Senate infrastructure talks spill over into rare Sunday session

The Senate is poised to hold a rare Sunday session as a bipartisan group of lawmakers tries to finish up the text of its infrastructure bill.

The bipartisan group had hoped to unveil legislation on Saturday, and the Senate convened at 11 a.m. and sat on standby for more than 10 hours as behind-the-scenes negotiations continued.

Instead, Senate Majority Leader Charles SchumerChuck SchumerLouisiana delegation split over debt hike bill with disaster aid The Hill's Morning Report - Presented by Alibaba - Government shutdown fears increase as leaders dig in McConnell signals Senate GOP will oppose combined debt ceiling-funding bill MORE (D-N.Y.) announced late Saturday night that the bill won't be ready until Sunday. The Senate is set to reconvene at noon.


"The bipartisan group of senators has still not finalized the legislative text of their substitute amendment. The staffs are still working and say they will have the final legislative text ready tomorrow," Schumer said.

The slip into Sunday is the latest delay for the bipartisan legislation, with negotiators meeting around the clock to try to finalize their deal.

The lawmakers joined President BidenJoe BidenUN meeting with US, France canceled over scheduling issue Schumer moves to break GOP blockade on Biden's State picks GOP Rep. Cawthorn likens vaccine mandates to 'modern-day segregation' MORE at the White House more than a month ago to announce that they had a deal on a framework for $1.2 trillion over eight years.

But they struggled for weeks to try to hash out the details and how to pay for the legislation, which includes $550 billion in new spending, a perennial sticking point. 

They then announced on Wednesday that they had a deal on the "major issues," and Senate Democrats, with the support of 17 Senate Republicans, have helped advance the bill over two initial hurdles.


Senators are feeling bullish about the chances that the bill passes as soon as at the end of next week. It's a U-turn from Monday, when the talks appeared on the brink of collapse. In addition, an eleventh-hour scuffle on Friday delayed a vote to formally start debate after Republicans sounded the alarm over a draft that was circulating around Capitol Hill and with lobbyists that didn't accurately reflect the group's agreements.

Even after Wednesday's announcement, talks continued on a host of final sticking points, including broadband and transit, and the parts of the text were still being drafted on Saturday. The bill is expected to be massive, with drafts coming in around roughly 2,500 pages.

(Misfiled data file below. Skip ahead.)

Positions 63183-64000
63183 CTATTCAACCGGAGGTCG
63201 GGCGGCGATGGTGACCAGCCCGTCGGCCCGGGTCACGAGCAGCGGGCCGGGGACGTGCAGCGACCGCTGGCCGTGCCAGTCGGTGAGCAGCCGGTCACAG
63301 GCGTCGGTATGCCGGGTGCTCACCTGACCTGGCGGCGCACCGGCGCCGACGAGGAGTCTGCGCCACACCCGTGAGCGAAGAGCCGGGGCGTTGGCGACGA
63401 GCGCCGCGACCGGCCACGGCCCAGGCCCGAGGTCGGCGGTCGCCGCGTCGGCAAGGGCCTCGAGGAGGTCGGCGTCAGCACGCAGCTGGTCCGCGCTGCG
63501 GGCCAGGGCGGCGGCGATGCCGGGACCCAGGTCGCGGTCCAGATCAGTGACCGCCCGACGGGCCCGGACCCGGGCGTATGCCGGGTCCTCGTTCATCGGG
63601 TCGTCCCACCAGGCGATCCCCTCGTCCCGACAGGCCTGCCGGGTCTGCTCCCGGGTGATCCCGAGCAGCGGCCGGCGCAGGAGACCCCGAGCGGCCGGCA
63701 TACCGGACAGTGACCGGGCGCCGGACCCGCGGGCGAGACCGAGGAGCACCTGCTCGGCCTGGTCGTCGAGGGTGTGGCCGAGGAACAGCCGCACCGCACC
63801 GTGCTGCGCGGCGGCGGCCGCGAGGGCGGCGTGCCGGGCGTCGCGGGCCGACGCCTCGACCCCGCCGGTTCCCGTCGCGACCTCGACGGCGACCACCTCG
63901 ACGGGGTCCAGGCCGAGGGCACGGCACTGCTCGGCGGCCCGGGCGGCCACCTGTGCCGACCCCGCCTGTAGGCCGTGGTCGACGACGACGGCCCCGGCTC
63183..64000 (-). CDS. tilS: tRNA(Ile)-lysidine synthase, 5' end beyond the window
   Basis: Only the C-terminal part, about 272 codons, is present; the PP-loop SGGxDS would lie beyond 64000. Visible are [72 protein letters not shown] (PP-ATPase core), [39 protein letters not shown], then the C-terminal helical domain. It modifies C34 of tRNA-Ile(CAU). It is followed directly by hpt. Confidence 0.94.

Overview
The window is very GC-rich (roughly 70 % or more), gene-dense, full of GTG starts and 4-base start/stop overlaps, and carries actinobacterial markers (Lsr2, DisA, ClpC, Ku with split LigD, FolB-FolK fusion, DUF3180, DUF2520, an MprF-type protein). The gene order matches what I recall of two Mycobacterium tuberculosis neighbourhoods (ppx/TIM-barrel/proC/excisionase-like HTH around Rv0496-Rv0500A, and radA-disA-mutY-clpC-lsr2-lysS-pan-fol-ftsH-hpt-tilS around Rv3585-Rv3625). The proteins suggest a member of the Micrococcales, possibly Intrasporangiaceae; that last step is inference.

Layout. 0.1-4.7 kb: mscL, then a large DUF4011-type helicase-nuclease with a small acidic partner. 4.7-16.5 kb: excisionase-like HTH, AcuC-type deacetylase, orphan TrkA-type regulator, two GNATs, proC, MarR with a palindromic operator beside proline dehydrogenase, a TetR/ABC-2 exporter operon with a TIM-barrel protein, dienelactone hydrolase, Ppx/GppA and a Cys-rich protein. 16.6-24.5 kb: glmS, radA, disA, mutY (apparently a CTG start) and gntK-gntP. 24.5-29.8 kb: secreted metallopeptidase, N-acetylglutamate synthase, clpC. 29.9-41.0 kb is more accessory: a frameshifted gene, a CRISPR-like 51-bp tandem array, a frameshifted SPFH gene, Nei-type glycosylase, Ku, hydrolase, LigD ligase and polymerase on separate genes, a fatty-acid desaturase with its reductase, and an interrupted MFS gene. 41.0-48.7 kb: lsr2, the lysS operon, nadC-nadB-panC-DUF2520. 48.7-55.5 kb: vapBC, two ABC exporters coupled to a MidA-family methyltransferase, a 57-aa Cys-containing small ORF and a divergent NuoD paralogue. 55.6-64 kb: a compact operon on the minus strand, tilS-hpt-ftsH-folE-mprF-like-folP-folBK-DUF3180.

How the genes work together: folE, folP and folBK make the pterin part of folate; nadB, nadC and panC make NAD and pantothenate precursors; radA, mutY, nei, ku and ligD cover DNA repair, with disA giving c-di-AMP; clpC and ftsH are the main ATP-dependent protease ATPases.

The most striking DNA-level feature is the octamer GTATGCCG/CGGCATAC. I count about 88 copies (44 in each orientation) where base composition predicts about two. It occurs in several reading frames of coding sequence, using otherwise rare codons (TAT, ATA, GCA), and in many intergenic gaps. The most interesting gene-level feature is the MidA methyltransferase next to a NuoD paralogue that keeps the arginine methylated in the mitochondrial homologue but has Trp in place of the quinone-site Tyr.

Sen. Mark WarnerMark Robert WarnerDemocrats confront 'Rubik's cube on steroids' Advocates call on top Democrats for 0B in housing investments Democrats draw red lines in spending fight MORE (D-Va.), a member of the bipartisan group, said on Saturday that the lawmakers were still finishing up the "last couple pieces of legislative language."

"I hope that we will get that finished as soon as possible so we can get this bill on the floor, have amendments, have a debate," he added.

Warner and Sens. Jeanne ShaheenCynthia (Jeanne) Jeanne ShaheenSenate lawmakers let frustration show with Blinken We have a plan that prioritizes Afghanistan's women — we're just not using it Scott Brown's wife files to run for Congress MORE (D-N.H.), Kyrsten SinemaKyrsten SinemaDemocrats reject hardball tactics against Senate parliamentarian  The Hill's Morning Report - Presented by Alibaba - Democrats return to disappointment on immigration This week: Democrats face mounting headaches MORE (D-Ariz.) and Jon TesterJonathan (Jon) TesterDemocrats say Biden must get more involved in budget fight Senate backers of new voting rights bill push for swift passage The Hill's 12:30 Report - Presented by Facebook - Polls open in California as Newsom fights for job MORE (D-Mont,), who are four out of the five core Democratic negotiators, were spotted huddling around the Capitol and meeting with Schumer on Saturday.


The Senate had hoped to start voting on potential changes to the bill on Sunday. No votes have currently been scheduled, but senators had previously warned that if the release of the legislative text slipped past Saturday that could potentially push the first votes into Monday.

The push to unveil the bipartisan bill comes as Schumer has pledged that he will hold a vote on the legislation before the Senate leaves for a weeks-long summer break. He also plans to hold a vote before the break on a budget resolution that includes the directions for drafting a separate $3.5 trillion bill that Democrats can pass without GOP support.

That break had been scheduled to start on Aug. 9, but the Senate is expected to lose the first week of its summer recess.

"As a reminder, upon completion of the bipartisan infrastructure bill, the Senate will turn to the budget resolution with reconciliation instructions," Schumer said on Saturday night.